(ENG only) A few days ago I was passing by an H&M store. I stopped to look at the window and the prices of the items displayed. T-SHIRT: 4,99€. This is considered to be the standard price nowadays for a top in the so called fast fashion stores. If we are used to these prices, of course the first thing you think about sustainable and fair fashion is “it’s freaking expensive”. And since fast fashion stores come out with new clothes every single week of the year, updating their selection and keeping up with the latest fashion trends, the next thing you can think of sustainable fair fashion is “it’s boring and not stylish”. Well my dear friends, if you have been thinking to make your wardrobes greener but are reluctant to pop into a fair fashion store because you’re afraid that you won’t like anything and just looking a price tag in there is going to make you faint, then this post comes at the right time for you.
Yes, fair fashion can be expensive and as a consumer that decided back in 2015 to longer support fast fashion brands, I feel you. As much as I would love to, I personally can’t afford to build (even if downsized to what I actually need) a 4 seasons wardrobe entirely made of slow fashion, sustainable fair items.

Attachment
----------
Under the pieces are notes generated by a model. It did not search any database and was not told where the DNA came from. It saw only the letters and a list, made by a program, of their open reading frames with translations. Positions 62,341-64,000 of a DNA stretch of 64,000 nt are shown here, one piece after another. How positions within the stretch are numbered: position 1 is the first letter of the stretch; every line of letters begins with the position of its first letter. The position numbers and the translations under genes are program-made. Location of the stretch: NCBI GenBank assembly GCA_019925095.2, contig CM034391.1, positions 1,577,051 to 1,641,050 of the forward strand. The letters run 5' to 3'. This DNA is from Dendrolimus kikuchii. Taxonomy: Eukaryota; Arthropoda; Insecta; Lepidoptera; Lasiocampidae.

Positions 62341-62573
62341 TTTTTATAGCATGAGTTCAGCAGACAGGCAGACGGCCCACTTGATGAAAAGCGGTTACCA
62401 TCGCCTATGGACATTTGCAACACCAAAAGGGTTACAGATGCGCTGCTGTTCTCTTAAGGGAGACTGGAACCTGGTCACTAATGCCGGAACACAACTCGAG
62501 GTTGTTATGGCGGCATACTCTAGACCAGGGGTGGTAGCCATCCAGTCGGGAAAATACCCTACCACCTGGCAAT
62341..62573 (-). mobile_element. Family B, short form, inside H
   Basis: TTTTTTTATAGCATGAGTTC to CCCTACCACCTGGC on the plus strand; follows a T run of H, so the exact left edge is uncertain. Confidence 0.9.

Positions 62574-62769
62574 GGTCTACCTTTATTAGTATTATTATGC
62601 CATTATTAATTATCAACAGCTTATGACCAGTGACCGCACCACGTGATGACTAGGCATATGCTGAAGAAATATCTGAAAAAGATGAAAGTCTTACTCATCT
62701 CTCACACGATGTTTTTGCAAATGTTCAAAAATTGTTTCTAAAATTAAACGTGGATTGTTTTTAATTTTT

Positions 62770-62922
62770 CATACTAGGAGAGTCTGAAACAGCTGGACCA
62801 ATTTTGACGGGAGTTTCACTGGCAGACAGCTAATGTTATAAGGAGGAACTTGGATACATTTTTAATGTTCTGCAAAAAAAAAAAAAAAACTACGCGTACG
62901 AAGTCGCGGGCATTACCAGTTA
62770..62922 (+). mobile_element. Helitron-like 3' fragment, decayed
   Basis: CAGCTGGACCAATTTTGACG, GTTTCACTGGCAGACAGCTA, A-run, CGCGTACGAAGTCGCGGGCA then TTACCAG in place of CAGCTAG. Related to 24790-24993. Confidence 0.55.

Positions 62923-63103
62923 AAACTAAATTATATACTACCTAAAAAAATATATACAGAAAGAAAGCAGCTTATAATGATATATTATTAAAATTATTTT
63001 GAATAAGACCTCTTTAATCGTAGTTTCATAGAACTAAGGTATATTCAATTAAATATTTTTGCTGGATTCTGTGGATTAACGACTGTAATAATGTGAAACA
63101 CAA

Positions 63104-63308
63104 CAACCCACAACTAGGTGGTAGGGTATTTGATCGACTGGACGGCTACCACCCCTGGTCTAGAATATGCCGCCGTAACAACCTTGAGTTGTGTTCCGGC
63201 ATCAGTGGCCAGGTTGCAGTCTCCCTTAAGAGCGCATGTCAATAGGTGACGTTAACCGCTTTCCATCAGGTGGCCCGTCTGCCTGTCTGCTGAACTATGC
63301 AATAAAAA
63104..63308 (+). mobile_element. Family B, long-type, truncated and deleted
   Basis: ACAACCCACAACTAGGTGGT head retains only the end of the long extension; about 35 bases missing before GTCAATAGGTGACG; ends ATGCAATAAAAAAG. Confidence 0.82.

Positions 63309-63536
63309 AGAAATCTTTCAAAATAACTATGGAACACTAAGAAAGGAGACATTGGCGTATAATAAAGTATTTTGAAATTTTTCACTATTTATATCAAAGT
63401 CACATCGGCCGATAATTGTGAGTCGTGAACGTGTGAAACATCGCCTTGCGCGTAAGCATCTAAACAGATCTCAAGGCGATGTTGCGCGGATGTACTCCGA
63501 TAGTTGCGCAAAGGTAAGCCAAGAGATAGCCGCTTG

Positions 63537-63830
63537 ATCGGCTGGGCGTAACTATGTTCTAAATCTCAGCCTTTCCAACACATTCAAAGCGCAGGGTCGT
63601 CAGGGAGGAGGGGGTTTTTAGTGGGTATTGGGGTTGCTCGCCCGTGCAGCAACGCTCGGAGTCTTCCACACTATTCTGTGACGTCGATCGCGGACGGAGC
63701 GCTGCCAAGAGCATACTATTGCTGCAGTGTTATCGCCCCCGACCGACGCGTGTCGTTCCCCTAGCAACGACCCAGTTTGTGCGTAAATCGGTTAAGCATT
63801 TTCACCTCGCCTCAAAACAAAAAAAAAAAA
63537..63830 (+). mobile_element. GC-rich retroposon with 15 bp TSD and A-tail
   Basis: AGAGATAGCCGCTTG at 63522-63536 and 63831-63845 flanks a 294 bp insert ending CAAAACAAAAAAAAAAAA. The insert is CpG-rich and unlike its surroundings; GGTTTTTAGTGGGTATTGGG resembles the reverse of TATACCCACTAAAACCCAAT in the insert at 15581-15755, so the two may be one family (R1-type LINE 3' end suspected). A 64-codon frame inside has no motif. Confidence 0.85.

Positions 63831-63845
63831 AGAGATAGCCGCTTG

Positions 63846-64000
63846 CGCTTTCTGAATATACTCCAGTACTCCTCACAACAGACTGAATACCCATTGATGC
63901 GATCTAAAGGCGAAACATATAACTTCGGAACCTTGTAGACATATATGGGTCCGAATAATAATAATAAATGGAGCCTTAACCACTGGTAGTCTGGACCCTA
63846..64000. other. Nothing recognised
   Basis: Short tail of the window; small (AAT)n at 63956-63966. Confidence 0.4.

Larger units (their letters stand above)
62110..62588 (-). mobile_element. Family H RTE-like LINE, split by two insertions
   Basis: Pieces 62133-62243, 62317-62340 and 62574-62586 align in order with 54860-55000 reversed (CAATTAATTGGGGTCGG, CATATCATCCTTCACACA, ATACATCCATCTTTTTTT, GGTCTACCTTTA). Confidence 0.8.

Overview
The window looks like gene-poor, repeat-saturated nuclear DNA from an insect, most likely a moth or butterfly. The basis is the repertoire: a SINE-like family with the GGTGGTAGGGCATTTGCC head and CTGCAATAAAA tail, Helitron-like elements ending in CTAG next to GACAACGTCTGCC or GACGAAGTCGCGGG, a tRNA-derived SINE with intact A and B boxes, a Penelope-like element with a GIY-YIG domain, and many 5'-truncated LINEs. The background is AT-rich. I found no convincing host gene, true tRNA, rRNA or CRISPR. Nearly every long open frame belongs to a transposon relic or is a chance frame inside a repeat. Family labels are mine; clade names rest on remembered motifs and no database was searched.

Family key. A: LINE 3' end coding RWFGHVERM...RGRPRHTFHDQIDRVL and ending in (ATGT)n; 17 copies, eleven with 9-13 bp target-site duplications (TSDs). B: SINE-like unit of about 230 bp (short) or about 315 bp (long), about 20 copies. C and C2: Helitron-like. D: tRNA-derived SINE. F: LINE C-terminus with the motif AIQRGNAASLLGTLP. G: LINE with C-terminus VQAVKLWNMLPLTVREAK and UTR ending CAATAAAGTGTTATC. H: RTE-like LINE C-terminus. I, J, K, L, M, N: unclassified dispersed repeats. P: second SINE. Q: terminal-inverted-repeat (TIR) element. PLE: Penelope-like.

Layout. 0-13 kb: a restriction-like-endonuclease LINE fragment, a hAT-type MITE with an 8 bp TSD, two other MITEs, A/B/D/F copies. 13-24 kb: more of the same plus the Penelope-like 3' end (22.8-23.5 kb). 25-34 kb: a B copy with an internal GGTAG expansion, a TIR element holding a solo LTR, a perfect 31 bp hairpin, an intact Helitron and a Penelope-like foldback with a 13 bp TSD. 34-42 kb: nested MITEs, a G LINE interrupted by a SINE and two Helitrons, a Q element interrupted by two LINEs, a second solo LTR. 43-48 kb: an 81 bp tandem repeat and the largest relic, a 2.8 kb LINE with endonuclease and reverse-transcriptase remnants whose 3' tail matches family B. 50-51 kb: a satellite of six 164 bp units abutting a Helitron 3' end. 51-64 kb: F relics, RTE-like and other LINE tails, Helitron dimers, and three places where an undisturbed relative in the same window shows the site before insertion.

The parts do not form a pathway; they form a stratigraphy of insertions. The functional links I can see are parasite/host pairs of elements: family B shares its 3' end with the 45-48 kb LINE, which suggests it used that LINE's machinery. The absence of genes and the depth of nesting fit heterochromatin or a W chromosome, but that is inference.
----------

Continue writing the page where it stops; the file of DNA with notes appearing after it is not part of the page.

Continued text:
So here’s a few tips to help you create a more sustainable wardrobe on a budget:
- buy less. This is the first essential step. The reason why fast fashion stores work so well on consumers is because they convince them to keep on buying. It might be because of the incredibly affordable price they’re offering, it might be because they bring something new in stores every week, creating needs that actually people didn’t even knew they had, but that’s how it is. If you decide to shop less and to stick only to the things you need, this will automatically a) reduce the amount of money spent in clothes and accessories and b) allow you to get more use out of what you own. Think before you buy. Don’t buy something because it’s cheap or on sale, but buy it because you need it. And if you’re in doubt, give yourself time to really think about it. A week, two weeks, a month. If at the end of that said period of time you realize you still want it, then you’ve eliminated the risk of an impulse buy and you’re sure that the money spent was actually well spent.